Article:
New law accommodation to be named Röling Building

The new law faculty accommodation at the Oude Boteringestraat will be called the Röling Building, named after jurist Bert Röling, who died in 1985. 

Bernard (Bert) Röling already occupies a place of honour at the university: his son, Matthijs Röling painted him into the mural in the Academy building’s auditorium. ‘He’s somewhere in the bottom right corner’, says law dean Wilbert Kolkman. Matthijs also painted the portrait that hangs in the senate room.

But the fact that Röling had so many artistic family members (his brother Gé and his niece Marte Röling are also artists) barely played a role in the decision to name the building after him, says Kolkman. ‘He was mainly influential in the field of international law.’

Tokyo Tribunal

After the Second World War, Röling (b. 1906) served as a judge for the Tokyo Tribunal, which tried Japanese war criminals. Interestingly, he didn’t always agree with his fellow judges, says Kolkman.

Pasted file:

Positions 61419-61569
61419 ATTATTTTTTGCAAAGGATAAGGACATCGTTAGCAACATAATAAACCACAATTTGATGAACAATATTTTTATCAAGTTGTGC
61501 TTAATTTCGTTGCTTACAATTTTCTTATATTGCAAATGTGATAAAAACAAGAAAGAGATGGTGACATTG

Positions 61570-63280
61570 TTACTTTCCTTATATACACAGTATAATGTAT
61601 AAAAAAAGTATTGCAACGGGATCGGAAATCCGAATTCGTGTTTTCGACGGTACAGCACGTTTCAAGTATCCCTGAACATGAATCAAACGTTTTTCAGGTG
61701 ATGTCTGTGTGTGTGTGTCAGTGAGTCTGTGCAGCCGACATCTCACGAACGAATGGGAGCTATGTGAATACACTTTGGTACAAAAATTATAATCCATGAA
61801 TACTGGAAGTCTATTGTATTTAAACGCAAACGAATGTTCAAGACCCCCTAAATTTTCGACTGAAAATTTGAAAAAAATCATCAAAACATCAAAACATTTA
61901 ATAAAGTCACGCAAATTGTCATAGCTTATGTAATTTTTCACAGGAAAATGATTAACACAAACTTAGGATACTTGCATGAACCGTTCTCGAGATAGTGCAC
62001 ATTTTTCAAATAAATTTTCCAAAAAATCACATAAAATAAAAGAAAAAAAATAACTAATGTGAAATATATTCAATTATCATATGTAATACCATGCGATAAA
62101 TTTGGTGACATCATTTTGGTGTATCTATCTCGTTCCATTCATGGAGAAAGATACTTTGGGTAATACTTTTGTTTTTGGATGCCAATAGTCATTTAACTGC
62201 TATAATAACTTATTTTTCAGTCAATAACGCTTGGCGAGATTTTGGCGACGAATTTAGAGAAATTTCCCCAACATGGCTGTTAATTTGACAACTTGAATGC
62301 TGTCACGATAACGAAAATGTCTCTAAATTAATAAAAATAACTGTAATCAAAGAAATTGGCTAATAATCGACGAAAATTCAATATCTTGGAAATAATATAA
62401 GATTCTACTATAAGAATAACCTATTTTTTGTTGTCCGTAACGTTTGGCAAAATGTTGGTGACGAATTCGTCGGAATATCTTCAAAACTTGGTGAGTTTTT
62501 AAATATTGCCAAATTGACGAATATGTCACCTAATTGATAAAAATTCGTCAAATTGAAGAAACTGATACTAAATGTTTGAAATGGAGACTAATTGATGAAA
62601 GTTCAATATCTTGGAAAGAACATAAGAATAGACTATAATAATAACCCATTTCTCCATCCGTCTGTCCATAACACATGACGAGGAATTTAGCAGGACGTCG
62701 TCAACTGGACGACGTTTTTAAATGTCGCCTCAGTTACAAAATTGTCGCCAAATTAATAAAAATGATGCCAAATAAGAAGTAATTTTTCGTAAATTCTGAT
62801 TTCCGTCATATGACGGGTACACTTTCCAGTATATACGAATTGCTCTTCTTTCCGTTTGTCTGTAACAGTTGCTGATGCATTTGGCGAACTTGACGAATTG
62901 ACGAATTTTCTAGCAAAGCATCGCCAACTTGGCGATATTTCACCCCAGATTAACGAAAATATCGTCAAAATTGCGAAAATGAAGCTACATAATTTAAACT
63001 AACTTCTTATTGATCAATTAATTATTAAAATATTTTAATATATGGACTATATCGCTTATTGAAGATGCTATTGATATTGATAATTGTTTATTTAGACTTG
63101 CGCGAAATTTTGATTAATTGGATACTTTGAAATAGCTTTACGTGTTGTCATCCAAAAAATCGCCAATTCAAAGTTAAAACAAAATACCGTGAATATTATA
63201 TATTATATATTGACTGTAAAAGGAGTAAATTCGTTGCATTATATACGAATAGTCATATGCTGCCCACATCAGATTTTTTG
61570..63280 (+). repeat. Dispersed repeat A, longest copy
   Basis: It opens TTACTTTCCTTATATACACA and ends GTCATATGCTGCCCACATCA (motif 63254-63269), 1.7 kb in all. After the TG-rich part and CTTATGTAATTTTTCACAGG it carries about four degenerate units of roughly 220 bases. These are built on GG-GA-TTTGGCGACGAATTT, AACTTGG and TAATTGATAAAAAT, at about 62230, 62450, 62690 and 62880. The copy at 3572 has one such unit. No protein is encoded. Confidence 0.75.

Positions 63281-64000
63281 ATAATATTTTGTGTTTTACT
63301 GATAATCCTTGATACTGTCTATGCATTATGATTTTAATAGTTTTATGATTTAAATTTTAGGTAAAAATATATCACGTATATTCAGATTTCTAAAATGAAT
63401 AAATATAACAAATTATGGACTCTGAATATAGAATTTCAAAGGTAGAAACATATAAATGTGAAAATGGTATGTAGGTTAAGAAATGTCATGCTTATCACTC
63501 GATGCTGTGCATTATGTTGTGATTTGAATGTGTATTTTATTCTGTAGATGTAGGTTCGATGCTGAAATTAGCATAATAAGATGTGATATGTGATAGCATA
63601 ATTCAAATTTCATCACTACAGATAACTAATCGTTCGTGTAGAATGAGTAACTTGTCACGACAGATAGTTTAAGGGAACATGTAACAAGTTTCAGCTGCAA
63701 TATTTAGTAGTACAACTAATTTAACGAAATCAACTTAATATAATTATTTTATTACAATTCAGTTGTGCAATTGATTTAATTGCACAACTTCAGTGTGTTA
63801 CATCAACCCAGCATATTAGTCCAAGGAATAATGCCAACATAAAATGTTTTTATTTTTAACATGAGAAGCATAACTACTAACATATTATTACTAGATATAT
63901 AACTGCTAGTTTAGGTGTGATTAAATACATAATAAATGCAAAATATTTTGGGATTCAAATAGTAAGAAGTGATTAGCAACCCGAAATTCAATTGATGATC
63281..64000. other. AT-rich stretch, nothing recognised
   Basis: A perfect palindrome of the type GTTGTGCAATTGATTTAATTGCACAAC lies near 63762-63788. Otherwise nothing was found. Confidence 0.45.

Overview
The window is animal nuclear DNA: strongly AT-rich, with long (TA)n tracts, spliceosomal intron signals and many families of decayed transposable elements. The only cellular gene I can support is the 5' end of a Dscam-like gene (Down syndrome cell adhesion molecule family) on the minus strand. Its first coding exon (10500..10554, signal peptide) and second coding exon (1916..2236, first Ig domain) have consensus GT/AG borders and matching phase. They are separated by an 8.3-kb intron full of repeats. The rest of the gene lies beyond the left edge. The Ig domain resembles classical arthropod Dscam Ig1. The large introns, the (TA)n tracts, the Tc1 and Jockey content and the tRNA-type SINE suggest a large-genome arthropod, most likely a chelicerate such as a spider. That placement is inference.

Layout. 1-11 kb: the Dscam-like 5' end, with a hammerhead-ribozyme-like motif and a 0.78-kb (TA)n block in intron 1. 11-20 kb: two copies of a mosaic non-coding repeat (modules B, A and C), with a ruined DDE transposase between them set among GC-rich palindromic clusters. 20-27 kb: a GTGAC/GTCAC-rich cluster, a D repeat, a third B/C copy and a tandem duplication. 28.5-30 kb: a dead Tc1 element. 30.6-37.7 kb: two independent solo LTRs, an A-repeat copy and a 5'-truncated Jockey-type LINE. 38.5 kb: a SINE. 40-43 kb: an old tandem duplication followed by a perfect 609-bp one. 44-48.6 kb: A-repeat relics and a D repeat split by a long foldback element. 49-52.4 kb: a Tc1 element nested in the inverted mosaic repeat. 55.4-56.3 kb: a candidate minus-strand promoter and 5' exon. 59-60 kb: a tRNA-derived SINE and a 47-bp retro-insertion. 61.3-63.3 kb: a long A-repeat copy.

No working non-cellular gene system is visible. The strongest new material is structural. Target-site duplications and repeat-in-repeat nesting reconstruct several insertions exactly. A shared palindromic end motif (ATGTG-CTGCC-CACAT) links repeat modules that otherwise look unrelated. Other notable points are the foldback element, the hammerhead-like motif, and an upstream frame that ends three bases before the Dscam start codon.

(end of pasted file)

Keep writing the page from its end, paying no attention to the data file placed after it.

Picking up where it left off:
‘Nevertheless, he was just as strict as them. He just had different reasons.’ He wasn’t impressed by the argument that Japan wanted to subjugate other countries. According to him, that wasn’t necessarily criminal.

Röling’s part in the tribunal was beautifully portrayed in the Netflix miniseries The Tokyo Trial, with Marcel Hensema playing the jurist.

Arms race

After Tokyo, Röling became a professor in Groningen, fighting for peace and against the arms race. He founded the Polemological Institute to study the causes of war and how peace is achieved.

He often made media appearances, in part because he was involved in national politics for the Dutch Labour Party. Röling retired from the UG in 1979. He died in 1985.

The new law building isn’t finished yet; if all goes according to plan, it will open in the summer of 2023.

Nederlands

1 COMMENT

  1. The Japanese army invaded China from 1937, and ruined this ancient country. The dehumanized Japanese caused The Nanjing Massacre, in which 30,0000 common people (olders, children, women) were meudered. Millions of women were raped and forced to be comfort women.
    If that was not a crime, so what is the crime? This is a question I really want to ask Röling. Why? Because the country invaded by Japanese was not his country? It is a pity I cannot argue with him now.
    It is a shame to name the building after him.

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